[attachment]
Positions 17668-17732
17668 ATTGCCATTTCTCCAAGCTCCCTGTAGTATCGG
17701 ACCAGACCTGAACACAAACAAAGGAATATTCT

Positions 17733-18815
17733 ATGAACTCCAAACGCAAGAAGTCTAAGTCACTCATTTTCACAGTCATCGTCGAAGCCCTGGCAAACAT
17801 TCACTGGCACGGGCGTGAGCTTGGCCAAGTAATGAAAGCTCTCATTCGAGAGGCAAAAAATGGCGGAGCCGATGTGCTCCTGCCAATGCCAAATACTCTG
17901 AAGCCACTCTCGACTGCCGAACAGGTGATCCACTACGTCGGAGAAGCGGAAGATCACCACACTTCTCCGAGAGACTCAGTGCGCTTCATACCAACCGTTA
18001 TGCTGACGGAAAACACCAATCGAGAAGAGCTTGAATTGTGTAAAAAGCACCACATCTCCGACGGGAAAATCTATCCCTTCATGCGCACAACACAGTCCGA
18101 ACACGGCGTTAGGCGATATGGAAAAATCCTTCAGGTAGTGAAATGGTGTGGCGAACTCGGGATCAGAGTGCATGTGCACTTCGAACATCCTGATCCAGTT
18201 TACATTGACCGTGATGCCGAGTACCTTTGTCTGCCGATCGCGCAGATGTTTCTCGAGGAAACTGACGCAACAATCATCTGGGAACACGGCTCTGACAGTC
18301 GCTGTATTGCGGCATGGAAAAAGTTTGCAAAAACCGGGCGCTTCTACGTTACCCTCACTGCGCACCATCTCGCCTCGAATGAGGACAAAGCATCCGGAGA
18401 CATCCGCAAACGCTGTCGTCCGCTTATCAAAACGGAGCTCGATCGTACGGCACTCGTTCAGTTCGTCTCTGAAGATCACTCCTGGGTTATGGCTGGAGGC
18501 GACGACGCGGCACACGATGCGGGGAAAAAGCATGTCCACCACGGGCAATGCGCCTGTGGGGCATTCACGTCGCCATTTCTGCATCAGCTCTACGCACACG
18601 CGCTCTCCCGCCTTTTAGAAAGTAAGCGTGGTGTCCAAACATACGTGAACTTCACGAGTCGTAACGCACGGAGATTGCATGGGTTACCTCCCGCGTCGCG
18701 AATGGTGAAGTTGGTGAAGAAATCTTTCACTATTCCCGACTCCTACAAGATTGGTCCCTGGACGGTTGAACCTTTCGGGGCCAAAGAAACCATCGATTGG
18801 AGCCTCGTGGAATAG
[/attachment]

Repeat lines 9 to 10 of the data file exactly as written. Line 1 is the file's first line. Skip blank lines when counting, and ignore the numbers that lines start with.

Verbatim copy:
18101 ACACGGCGTTAGGCGATATGGAAAAATCCTTCAGGTAGTGAAATGGTGTGGCGAACTCGGGATCAGAGTGCATGTGCACTTCGAACATCCTGATCCAGTT
18201 TACATTGACCGTGATGCCGAGTACCTTTGTCTGCCGATCGCGCAGATGTTTCTCGAGGAAACTGACGCAACAATCATCTGGGAACACGGCTCTGACAGTC